Why aren't the Laurence Olivier Awards worth broadcasting?

Theatre may not have the likes of Leonard di Caprio and Sandra Bullock. But the shortlist for the Oliviers isn’t low on glamour

Share

What makes an art form ‘sexy’? I’m at a loss to know. Personally, I find live theatre quite sexy — exciting, arousing, occasionally electrifying. The main TV channels clearly don’t agree as they won’t be broadcasting one of theatre’s showpieces next month, the Laurence Olivier Awards. 

In 2013, ITV broadcast a highlights package on its main channel, in the evening of the awards, but didn’t continue doing so subsequently. Until 2003, the Oliviers were filmed and shown after the ceremony on BBC2, and seven years later the BBC picked up coverage again, with Radio 2 broadcasting live from the event. This year that live broadcast will also cease.

Film, of course, is sexy. Only a few weeks ago the BBC broadcast the Baftas, not just the awards themselves, but what felt like hours of the stars arriving on the red carpet at the Royal Opera House. The Oliviers will also be at the Royal Opera House, so there are no concerns about location. It’s just the ‘sexy’ factor.

I remain puzzled. Theatre may not have the likes of Leonard di Caprio and Sandra Bullock. But the shortlist for the Oliviers isn’t low on glamour. The arrivals will include the likes of Jude Law, Hayley Atwell, Katherine Kingsley, and national treasures such as Dames Judi Dench and Edna Everage thrown in.

So why isn’t it worth broadcasting? I can only assume that the BBC believes that young people don’t go to the theatre, and so it lacks that indefinable sex appeal. They are not wholly wrong about the demographic of theatre audiences. But I continue to believe that is nothing to do with the product and everything to do with the price. Theatre quite simply prices itself out of the market, particularly for young people used to cinema prices. The estimable Michael Grandage in his recent West End season showed that one can pack houses with new, young audiences, by offering cheap tickets — £10 in the case of his season of Shakespeare, modern classics and one new play. The National Theatre has also had success with its £12 Travelex tickets seasons.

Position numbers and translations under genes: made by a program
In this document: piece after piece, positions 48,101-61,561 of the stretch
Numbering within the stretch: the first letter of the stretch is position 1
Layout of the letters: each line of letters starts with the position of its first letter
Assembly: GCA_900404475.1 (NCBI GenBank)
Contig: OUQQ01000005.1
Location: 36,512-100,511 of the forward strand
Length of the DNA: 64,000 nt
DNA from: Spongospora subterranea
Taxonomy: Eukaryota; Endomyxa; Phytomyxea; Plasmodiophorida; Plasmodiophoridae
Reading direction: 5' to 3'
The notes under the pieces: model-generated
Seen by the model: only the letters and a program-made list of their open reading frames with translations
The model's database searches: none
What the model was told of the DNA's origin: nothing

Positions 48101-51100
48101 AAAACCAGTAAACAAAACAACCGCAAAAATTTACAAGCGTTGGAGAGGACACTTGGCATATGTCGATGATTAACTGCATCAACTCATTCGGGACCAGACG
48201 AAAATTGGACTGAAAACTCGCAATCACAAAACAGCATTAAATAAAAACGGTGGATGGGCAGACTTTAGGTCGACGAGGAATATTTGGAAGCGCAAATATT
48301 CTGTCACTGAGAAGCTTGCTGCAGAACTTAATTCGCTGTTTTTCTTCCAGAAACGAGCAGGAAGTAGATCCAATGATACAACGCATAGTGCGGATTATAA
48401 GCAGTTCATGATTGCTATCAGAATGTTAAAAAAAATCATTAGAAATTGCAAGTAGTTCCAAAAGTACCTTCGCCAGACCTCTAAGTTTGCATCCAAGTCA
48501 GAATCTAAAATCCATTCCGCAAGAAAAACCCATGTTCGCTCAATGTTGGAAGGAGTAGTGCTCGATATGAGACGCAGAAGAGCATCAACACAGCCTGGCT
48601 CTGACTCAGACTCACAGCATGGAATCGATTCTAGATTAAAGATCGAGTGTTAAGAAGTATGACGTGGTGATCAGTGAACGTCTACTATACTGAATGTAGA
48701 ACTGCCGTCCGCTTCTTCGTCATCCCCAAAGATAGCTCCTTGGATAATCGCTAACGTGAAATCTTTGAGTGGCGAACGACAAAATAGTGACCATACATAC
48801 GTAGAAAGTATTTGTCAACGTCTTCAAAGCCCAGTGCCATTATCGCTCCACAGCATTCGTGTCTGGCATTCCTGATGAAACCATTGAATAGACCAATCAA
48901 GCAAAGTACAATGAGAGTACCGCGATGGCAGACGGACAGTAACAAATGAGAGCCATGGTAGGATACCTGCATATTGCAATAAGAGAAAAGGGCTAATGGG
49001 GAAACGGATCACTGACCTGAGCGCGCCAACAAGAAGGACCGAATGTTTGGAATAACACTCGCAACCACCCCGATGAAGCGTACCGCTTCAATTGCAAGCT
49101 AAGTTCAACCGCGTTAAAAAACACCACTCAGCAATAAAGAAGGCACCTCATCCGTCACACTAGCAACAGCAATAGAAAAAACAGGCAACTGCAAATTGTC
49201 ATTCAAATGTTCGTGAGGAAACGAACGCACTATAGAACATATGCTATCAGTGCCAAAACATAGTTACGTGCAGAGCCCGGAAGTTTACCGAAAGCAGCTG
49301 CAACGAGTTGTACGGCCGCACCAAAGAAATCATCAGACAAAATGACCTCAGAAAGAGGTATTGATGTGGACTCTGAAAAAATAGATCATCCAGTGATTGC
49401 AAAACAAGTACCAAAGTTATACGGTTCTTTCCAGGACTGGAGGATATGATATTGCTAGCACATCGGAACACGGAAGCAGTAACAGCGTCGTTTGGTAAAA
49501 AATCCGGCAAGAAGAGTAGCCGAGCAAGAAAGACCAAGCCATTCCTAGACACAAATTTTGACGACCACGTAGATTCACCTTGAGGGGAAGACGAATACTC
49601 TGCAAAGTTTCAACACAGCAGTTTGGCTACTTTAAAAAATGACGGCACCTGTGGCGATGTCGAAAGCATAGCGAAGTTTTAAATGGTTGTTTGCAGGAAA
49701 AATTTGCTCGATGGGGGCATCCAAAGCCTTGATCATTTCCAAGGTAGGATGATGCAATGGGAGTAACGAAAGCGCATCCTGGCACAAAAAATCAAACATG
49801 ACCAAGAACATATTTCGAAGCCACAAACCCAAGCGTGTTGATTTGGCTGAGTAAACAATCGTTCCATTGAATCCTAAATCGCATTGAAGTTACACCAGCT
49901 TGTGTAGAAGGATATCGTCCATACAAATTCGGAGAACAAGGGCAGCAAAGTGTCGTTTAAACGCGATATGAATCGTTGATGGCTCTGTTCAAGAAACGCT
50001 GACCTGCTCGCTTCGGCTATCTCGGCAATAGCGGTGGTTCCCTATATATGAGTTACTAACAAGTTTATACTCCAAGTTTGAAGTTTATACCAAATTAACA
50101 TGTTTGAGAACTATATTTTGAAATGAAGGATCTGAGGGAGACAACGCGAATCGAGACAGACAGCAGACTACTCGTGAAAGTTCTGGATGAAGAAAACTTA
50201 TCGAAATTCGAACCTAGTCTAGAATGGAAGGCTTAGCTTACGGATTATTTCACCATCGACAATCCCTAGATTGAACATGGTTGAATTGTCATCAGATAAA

Producers need to think about the future of the art form as well as their own pockets and entice new audiences in with cheap tickets. At the same time, television, not least the BBC, should be encouraging a love of theatre. A commitment to to do more broadcasts of great performances and some — any — classic drama would be wonderful. Broadcasting the Laurence Olivier Awards, with exerpts from some of the shortlisted productions, from the hilariously irreverent musical The Book of Mormon to Jude Law in Henry V, would have been a good and glamorous way to give TV viewers a taste of some of the great work that has been on during the last year. It’s an opportunity wasted.

Is it the end of a musical era?

Even Christine Keeler and Mandy Rice Davies were insufficiently sexy, it seems, as the Andrew Lloyd Webber musical Stephen Ward about the 1963 Profumo scandal closes tonight, as does From Here to Eternity by Lloyd Webber’s erstwhile sparring partner, Tim Rice. It’s an unhappy coincidence, but do the two early closures really mean the end of a musical era, as many have been saying? I think not. Lloyd Webber will be back for sure. He remains one of the greatest composers of musical theatre in the world. His biggest mistake with this show was the decidedly unsexy title. Tim Rice’s musical was simply not good enough.  This still fine lyricist needs to ally himself with a great composer again. Lord Lloyd-Webber might be at a loose end.

The arts are not a premium extra

David Elstein, who has served in extremely senior positions at various TV channels, has been part of a team looking into whether the BBC licence fee should be replaced by subscription. I was struck by an aside that Elstein made in an article on the subject. He advocated a basic subscription service for the BBC and a premium service for such things as sport, movies, documentaries and the arts. Can we please kill this notion that the arts are a premium extra rather than a basic need? To give credit to Sky, it puts its arts channels on its most basic subscription. The arts have to be seen as essential viewing and the most basic part of any television service alongside news and current affairs. It’s depressing that a TV guru could suggest otherwise.